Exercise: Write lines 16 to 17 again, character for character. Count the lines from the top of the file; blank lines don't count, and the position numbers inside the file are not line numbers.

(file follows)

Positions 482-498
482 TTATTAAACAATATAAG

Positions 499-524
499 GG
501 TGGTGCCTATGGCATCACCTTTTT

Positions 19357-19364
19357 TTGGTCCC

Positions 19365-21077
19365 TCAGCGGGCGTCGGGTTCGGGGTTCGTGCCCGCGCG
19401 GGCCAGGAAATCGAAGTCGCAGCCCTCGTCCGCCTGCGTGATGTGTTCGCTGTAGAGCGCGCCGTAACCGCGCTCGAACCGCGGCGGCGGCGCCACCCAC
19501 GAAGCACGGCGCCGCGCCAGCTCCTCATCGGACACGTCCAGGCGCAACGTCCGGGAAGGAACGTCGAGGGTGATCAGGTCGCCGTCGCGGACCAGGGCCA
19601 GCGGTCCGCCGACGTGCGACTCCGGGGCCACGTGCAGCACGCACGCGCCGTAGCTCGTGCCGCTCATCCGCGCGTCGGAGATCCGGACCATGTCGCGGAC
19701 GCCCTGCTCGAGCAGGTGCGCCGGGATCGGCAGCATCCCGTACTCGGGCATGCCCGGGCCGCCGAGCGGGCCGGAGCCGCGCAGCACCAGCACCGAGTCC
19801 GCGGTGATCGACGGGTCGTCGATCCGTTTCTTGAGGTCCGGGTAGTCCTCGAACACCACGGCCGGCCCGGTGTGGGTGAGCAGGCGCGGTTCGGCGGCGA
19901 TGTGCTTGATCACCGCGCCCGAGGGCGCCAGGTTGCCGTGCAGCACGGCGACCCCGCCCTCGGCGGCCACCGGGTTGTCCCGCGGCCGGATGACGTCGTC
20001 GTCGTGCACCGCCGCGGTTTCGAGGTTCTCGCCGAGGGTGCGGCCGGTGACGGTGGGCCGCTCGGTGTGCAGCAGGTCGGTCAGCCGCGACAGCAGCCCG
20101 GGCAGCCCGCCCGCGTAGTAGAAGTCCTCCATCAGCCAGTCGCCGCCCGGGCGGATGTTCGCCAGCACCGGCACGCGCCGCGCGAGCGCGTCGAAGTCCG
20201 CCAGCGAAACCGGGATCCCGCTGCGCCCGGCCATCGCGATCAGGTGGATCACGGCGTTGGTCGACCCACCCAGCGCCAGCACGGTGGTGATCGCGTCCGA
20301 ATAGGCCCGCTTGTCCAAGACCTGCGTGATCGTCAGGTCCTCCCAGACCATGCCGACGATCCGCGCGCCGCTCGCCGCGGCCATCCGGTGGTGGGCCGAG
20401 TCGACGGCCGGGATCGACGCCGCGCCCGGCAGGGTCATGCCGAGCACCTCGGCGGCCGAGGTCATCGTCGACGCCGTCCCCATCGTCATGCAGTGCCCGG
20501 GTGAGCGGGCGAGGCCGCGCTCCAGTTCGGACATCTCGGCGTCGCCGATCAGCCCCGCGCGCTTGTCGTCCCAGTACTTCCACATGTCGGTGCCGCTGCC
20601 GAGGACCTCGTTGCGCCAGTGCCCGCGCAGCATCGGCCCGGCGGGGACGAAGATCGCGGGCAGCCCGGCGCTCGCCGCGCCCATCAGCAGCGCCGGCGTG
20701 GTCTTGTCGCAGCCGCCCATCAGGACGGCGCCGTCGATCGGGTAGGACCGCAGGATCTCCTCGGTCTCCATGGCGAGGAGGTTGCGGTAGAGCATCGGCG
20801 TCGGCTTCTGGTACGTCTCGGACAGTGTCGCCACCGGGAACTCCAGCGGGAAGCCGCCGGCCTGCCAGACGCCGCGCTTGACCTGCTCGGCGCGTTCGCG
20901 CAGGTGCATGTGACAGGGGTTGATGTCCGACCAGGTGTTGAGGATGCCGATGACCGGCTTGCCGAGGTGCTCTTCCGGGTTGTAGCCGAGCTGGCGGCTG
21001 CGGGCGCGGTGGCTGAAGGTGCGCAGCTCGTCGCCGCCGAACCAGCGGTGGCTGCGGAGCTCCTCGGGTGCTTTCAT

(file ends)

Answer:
20001 GTCGTGCACCGCCGCGGTTTCGAGGTTCTCGCCGAGGGTGCGGCCGGTGACGGTGGGCCGCTCGGTGTGCAGCAGGTCGGTCAGCCGCGACAGCAGCCCG
20101 GGCAGCCCGCCCGCGTAGTAGAAGTCCTCCATCAGCCAGTCGCCGCCCGGGCGGATGTTCGCCAGCACCGGCACGCGCCGCGCGAGCGCGTCGAAGTCCG